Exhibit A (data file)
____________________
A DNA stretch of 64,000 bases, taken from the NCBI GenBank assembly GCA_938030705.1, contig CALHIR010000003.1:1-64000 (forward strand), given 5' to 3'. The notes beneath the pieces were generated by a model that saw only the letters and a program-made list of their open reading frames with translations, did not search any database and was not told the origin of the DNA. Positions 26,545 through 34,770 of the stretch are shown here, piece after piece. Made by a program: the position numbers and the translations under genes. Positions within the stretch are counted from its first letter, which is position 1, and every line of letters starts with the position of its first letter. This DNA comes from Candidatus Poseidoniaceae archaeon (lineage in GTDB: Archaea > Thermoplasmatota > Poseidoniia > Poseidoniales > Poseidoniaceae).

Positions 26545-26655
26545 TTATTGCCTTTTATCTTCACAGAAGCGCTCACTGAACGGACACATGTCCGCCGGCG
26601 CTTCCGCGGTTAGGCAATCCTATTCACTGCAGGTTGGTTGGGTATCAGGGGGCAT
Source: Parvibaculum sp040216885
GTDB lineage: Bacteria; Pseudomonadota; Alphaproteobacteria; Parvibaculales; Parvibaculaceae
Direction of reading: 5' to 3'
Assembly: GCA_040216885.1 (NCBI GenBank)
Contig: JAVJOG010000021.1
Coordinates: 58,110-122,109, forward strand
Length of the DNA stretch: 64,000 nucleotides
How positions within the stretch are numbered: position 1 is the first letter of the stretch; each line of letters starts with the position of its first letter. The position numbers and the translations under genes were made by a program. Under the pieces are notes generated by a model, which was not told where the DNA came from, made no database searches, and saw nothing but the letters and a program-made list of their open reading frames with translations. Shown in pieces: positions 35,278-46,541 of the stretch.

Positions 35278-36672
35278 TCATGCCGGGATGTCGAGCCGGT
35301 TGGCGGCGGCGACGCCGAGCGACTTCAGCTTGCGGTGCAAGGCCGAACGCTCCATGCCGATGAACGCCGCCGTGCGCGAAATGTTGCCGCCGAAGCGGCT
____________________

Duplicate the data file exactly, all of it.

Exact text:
A DNA stretch of 64,000 bases, taken from the NCBI GenBank assembly GCA_938030705.1, contig CALHIR010000003.1:1-64000 (forward strand), given 5' to 3'. The notes beneath the pieces were generated by a model that saw only the letters and a program-made list of their open reading frames with translations, did not search any database and was not told the origin of the DNA. Positions 26,545 through 34,770 of the stretch are shown here, piece after piece. Made by a program: the position numbers and the translations under genes. Positions within the stretch are counted from its first letter, which is position 1, and every line of letters starts with the position of its first letter. This DNA comes from Candidatus Poseidoniaceae archaeon (lineage in GTDB: Archaea > Thermoplasmatota > Poseidoniia > Poseidoniales > Poseidoniaceae).

Positions 26545-26655
26545 TTATTGCCTTTTATCTTCACAGAAGCGCTCACTGAACGGACACATGTCCGCCGGCG
26601 CTTCCGCGGTTAGGCAATCCTATTCACTGCAGGTTGGTTGGGTATCAGGGGGCAT
Source: Parvibaculum sp040216885
GTDB lineage: Bacteria; Pseudomonadota; Alphaproteobacteria; Parvibaculales; Parvibaculaceae
Direction of reading: 5' to 3'
Assembly: GCA_040216885.1 (NCBI GenBank)
Contig: JAVJOG010000021.1
Coordinates: 58,110-122,109, forward strand
Length of the DNA stretch: 64,000 nucleotides
How positions within the stretch are numbered: position 1 is the first letter of the stretch; each line of letters starts with the position of its first letter. The position numbers and the translations under genes were made by a program. Under the pieces are notes generated by a model, which was not told where the DNA came from, made no database searches, and saw nothing but the letters and a program-made list of their open reading frames with translations. Shown in pieces: positions 35,278-46,541 of the stretch.

Positions 35278-36672
35278 TCATGCCGGGATGTCGAGCCGGT
35301 TGGCGGCGGCGACGCCGAGCGACTTCAGCTTGCGGTGCAAGGCCGAACGCTCCATGCCGATGAACGCCGCCGTGCGCGAAATGTTGCCGCCGAAGCGGCT